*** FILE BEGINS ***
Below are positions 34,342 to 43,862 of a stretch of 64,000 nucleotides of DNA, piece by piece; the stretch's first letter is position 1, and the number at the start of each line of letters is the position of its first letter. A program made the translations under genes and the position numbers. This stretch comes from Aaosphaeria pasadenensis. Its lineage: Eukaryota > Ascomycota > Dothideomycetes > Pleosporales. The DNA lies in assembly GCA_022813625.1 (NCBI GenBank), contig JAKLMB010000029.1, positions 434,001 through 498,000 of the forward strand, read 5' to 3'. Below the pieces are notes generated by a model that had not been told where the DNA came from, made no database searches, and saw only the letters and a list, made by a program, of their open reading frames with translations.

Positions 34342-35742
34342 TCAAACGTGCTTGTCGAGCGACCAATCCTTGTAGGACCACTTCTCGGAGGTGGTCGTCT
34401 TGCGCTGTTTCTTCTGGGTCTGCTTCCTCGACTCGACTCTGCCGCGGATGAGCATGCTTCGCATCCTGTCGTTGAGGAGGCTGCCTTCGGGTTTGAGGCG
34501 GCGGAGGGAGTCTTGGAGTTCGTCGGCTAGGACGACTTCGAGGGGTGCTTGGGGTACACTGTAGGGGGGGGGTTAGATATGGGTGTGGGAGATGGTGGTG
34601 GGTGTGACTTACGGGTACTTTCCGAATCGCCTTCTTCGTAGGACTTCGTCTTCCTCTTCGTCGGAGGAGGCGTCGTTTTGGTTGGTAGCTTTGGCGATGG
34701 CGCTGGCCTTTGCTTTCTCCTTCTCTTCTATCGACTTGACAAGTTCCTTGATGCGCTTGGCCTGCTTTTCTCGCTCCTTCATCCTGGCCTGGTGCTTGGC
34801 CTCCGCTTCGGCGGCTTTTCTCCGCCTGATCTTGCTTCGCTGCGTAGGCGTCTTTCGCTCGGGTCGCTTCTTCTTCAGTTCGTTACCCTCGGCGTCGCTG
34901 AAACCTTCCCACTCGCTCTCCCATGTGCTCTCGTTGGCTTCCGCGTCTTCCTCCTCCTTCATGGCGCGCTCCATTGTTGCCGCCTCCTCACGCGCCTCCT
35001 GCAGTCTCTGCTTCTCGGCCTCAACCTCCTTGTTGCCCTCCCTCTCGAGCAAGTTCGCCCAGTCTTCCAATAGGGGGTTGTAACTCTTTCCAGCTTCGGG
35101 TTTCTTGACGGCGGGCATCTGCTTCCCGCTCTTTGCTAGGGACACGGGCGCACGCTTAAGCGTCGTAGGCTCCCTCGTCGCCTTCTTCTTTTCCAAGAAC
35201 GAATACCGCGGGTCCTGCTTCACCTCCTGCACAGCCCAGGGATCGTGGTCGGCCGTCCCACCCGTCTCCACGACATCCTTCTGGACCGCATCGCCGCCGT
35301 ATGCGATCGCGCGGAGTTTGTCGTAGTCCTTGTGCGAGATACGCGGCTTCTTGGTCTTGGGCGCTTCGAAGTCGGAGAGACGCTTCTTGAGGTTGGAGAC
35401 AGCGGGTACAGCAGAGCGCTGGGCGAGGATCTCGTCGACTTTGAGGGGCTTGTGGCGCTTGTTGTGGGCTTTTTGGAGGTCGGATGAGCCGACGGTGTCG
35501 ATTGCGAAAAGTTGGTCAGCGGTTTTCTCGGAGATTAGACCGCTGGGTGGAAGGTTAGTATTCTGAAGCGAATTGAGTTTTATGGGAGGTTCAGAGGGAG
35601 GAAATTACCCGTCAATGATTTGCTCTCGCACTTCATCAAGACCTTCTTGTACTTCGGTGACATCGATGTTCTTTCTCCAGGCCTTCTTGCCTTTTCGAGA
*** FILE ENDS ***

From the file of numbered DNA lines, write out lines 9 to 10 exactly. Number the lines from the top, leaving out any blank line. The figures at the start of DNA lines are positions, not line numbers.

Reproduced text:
34901 AAACCTTCCCACTCGCTCTCCCATGTGCTCTCGTTGGCTTCCGCGTCTTCCTCCTCCTTCATGGCGCGCTCCATTGTTGCCGCCTCCTCACGCGCCTCCT
35001 GCAGTCTCTGCTTCTCGGCCTCAACCTCCTTGTTGCCCTCCCTCTCGAGCAAGTTCGCCCAGTCTTCCAATAGGGGGTTGTAACTCTTTCCAGCTTCGGG